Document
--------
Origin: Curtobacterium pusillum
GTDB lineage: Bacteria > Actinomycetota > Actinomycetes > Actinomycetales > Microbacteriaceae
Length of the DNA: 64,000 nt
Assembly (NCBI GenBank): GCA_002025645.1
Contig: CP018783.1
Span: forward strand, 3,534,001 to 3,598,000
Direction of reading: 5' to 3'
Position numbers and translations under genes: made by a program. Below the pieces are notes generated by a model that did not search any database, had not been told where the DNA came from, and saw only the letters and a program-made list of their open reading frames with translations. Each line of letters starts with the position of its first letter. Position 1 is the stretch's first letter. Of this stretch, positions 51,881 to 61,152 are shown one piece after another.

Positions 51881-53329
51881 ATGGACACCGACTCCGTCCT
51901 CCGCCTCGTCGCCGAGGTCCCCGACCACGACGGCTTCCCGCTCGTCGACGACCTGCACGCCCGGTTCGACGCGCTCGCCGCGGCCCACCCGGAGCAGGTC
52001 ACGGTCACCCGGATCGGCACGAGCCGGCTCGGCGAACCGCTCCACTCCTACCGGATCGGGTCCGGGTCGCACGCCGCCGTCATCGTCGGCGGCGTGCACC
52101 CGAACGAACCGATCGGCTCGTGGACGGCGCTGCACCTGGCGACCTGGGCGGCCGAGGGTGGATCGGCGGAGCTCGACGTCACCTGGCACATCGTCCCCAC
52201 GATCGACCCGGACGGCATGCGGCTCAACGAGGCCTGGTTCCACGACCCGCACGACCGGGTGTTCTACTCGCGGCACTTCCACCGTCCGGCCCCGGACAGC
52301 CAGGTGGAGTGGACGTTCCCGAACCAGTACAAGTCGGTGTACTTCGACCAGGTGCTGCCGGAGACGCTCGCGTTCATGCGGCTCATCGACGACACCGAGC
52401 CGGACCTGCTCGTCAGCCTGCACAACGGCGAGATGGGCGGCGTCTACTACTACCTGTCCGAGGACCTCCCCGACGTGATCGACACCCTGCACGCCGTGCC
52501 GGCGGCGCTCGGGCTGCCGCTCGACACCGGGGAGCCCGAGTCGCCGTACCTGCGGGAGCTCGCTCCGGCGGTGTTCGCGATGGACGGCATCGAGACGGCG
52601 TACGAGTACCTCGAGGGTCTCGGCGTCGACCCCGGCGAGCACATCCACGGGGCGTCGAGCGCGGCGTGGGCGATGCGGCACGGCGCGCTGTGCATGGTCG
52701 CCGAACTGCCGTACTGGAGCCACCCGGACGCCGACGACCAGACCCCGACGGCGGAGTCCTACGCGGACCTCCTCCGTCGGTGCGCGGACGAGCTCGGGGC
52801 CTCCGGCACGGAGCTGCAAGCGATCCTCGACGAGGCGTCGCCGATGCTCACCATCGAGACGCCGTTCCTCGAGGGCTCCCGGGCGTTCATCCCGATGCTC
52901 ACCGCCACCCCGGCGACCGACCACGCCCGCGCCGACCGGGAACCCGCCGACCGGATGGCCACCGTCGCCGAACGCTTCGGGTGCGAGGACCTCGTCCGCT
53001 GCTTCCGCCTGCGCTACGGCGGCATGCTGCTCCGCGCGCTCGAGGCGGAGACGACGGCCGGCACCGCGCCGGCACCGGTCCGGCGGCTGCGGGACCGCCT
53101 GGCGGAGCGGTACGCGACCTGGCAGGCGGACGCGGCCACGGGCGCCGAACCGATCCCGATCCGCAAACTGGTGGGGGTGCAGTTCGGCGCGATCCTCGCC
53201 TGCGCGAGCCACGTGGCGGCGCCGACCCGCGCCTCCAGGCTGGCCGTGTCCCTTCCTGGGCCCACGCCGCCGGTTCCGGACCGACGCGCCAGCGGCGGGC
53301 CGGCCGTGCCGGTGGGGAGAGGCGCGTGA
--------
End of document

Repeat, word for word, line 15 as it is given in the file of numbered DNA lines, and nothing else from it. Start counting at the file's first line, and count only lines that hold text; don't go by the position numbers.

52301 CAGGTGGAGTGGACGTTCCCGAACCAGTACAAGTCGGTGTACTTCGACCAGGTGCTGCCGGAGACGCTCGCGTTCATGCGGCTCATCGACGACACCGAGC